Skip to content

Unconventional Figures

Extended Exhibition

September 8 – December 12, 2020

Joaquín Torres-García Untitled, c. 1901

Joaquín Torres-García
Untitled, c. 1901
Oil on canvas
13 x 17.5 in.
 

Dorothy Dehner Man & Woman, 1950

Dorothy Dehner
Man & Woman, 1950
Gouache and ink on paper
23 x 18 in.
 

Baltasar Lobo Torse incliné en avant sur socle, 1976–81, cast 1982

Baltasar Lobo
Torse incliné en avant sur socle, 1976–81, cast 1982
Bronze
13.38 x 8.63 x 7.25 in.
 

Alighiero Boetti Senza titolo (Extra-Strong), 1991

Alighiero Boetti
Senza titolo (Extra-Strong), 1991
Collage and mixed media on paper laid down on canvas
11.6 x 8.25 in.

 

Jean Hélion Femme accoudée, 1946

Jean Hélion
Femme accoudée, 1946
Ink, pencil, and gouache on paper
10.63 x 14.57 in.
 

Maurice Denis Allégorie de l'Ile-de-France (Sketch 1), c. 1926

Maurice Denis
Allégorie de l'Ile-de-France (Sketch 1), c. 1926
Oil on canvas
12.4 x 16.14 in.
 

Reuben Nakian Nymph and Cupid, 1982–85

Reuben Nakian
Nymph and Cupid, 1982–85
Black litho crayon with blue and green wash on paper
29.75 x 33.1 in.
 

Reuben Nakian Nymph and Dolphins, 1982–85

Reuben Nakian
Nymph and Dolphins, 1982–85
Black litho crayon and color wash on paper
29.75 x 40.75 in.
 

Reuben Nakian Voyage to Crete, c. 1983

Reuben Nakian
Voyage to Crete, c. 1983
Black litho crayon with blue and green wash on paper
29.75 x 36.5 in.
 

Press Release

Rosenberg & Co. is pleased to present Unconventional Figures, an exhibition highlighting the diverse and nuanced approaches that twentieth-century artists took in depicting the human form.

 

Representing the figure has been a foundational practice for Western artists throughout history. The traditional hierarchy of artistic genres, established in sixteenth century Italy and promoted by French academies through the nineteenth century, prioritized art forms that depicted the figure in imaginative and skilled ways. For many, access to figure drawing classes or models was a pathway to professionalism and success. At the end of the nineteenth century, as artists worked to challenge and dissolve those traditional hierarchies, the figure took on new and exciting forms; in print, on canvas, and in sculpture, the body was modernized, abstracted, and fragmented.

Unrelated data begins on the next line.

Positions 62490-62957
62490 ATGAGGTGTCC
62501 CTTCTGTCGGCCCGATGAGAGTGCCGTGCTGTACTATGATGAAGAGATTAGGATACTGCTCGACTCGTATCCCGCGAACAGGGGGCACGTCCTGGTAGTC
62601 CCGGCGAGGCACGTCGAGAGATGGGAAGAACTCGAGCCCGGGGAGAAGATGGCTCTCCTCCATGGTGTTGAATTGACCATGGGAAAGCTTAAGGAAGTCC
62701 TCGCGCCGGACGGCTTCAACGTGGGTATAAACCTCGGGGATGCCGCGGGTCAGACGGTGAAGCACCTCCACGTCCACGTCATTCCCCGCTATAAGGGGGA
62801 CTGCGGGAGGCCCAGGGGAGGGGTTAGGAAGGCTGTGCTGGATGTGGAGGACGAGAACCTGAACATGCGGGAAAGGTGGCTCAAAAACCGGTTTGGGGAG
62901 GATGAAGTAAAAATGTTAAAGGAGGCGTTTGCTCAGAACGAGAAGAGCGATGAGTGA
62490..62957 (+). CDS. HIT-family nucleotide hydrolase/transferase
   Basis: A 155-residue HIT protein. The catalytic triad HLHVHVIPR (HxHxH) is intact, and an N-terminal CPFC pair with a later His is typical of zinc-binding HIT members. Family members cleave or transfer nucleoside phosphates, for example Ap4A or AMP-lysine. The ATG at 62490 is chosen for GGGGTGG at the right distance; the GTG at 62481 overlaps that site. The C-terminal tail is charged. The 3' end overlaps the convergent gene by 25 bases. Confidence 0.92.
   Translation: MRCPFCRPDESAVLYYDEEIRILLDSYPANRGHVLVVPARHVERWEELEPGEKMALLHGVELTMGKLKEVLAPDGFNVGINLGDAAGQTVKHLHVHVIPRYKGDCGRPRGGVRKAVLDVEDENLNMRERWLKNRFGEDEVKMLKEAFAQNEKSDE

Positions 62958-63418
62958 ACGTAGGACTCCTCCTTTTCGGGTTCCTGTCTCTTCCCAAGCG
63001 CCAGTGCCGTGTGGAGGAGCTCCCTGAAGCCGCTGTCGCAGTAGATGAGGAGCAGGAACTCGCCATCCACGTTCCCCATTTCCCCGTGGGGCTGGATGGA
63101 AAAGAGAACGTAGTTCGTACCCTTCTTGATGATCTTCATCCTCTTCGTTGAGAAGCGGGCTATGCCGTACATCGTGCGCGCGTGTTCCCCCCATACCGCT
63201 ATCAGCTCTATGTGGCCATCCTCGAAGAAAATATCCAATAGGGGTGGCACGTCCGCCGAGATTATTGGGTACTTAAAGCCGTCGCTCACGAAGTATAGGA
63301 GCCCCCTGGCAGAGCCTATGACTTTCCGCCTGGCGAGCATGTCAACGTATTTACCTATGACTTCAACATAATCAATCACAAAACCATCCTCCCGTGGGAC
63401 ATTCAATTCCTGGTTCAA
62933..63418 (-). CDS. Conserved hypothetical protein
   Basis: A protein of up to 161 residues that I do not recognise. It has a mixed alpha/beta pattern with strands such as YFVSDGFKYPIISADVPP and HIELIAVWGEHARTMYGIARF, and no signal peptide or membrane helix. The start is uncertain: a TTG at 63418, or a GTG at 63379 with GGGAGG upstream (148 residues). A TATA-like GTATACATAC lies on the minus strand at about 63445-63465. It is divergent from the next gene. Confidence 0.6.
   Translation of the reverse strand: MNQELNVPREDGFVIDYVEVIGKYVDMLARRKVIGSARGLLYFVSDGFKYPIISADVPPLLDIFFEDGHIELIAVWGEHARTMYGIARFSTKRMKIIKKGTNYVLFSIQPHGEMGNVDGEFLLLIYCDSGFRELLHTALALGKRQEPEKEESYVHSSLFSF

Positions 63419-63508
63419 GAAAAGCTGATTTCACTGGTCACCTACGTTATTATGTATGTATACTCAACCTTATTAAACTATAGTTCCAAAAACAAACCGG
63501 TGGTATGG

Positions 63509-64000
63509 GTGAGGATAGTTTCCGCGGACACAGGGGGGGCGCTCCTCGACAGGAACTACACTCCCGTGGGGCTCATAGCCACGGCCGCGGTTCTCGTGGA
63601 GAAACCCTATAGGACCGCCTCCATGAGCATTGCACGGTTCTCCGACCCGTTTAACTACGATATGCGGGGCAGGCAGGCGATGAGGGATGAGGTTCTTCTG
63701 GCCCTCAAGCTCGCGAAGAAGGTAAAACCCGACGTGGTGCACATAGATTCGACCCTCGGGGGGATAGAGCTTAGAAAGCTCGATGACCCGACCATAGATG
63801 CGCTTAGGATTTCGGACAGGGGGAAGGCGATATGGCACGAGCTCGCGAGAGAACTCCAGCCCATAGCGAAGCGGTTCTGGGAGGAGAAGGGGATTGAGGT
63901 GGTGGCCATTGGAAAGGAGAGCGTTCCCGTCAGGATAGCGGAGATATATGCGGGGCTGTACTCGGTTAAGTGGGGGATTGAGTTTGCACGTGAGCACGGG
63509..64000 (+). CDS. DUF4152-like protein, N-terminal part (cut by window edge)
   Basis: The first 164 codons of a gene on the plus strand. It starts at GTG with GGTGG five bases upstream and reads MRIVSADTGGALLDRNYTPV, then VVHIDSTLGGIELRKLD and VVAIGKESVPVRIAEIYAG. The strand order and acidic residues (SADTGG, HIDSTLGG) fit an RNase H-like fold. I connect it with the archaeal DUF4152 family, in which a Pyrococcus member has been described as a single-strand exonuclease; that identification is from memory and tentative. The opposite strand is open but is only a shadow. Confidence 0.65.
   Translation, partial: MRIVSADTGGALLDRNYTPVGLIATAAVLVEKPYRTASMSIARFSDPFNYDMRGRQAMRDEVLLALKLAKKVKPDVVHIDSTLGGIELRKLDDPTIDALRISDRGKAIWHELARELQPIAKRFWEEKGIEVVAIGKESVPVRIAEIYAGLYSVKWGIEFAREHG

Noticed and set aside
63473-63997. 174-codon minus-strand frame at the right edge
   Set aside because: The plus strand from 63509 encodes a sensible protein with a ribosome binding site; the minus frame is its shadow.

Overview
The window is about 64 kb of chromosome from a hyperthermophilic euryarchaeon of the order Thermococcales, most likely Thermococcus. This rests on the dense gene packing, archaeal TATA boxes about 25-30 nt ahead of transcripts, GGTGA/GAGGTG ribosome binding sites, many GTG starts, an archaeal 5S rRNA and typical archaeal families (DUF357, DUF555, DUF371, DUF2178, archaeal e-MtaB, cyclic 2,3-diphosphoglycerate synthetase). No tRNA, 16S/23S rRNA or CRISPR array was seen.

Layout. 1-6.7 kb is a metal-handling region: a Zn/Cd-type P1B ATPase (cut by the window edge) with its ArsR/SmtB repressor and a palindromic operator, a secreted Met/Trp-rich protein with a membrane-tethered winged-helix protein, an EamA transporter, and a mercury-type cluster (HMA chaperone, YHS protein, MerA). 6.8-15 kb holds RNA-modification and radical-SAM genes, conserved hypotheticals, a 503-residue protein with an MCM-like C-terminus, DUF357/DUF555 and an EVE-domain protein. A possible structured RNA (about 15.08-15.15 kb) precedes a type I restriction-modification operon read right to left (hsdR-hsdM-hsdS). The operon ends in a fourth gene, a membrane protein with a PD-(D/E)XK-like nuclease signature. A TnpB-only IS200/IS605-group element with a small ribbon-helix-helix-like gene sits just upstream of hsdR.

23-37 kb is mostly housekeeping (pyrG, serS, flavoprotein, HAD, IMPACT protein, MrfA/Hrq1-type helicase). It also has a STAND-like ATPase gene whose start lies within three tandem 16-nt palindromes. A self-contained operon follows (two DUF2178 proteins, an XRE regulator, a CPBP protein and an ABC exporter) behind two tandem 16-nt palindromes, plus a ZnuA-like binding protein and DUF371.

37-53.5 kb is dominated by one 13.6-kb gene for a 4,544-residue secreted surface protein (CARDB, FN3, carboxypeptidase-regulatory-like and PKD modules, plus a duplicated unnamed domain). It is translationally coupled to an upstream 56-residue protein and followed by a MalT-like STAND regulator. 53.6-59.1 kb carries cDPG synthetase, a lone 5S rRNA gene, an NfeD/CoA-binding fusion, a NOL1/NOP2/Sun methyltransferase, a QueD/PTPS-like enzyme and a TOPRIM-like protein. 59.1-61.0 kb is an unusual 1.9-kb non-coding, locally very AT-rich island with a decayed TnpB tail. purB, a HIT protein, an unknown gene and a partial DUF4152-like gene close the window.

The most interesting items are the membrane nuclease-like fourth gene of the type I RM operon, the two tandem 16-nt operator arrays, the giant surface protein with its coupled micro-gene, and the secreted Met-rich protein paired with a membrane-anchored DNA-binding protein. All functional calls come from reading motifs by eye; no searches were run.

From simplified shapes to fully nonrepresentational forms, Unconventional Figures explores the many ways in which artists depicted the figure amidst the newfound dynamism of the twentieth century. Works by Aristide Maillol and Joaquín Torres-Garcia pay homage to ancient, idealized bodies and also emphasize a sense of the monumental that was particular to contemporary sculpture. Other works, such as Personnage debout by Georges Valmier or Femme bizarre by Julio González, are fully abstract and transform familiar bodily elements into fragmented planes.

 

Artists working across continents, such as Louis Ribak and Béla Kádár, envisioned the female nude—one of the most recognizable and time-honored subjects—in their works, but transplanted her into new, decorative settings that disguised the distinction between subject and background. Others, like Peter Kinley—working 30 years later—utilized planes of color to abstract the figure within the composition. The photographs of Fred Stein and the sculptures and drawings of Giacomo Manzù are both case studies in how an artist transforms notions of the body over a lifetime of work dedicated to it. From the beginning to the end of the century, artists removed the body from the constraints of classical depiction, and the subject became an ample site for artists to experiment with style, medium, movement, and scale.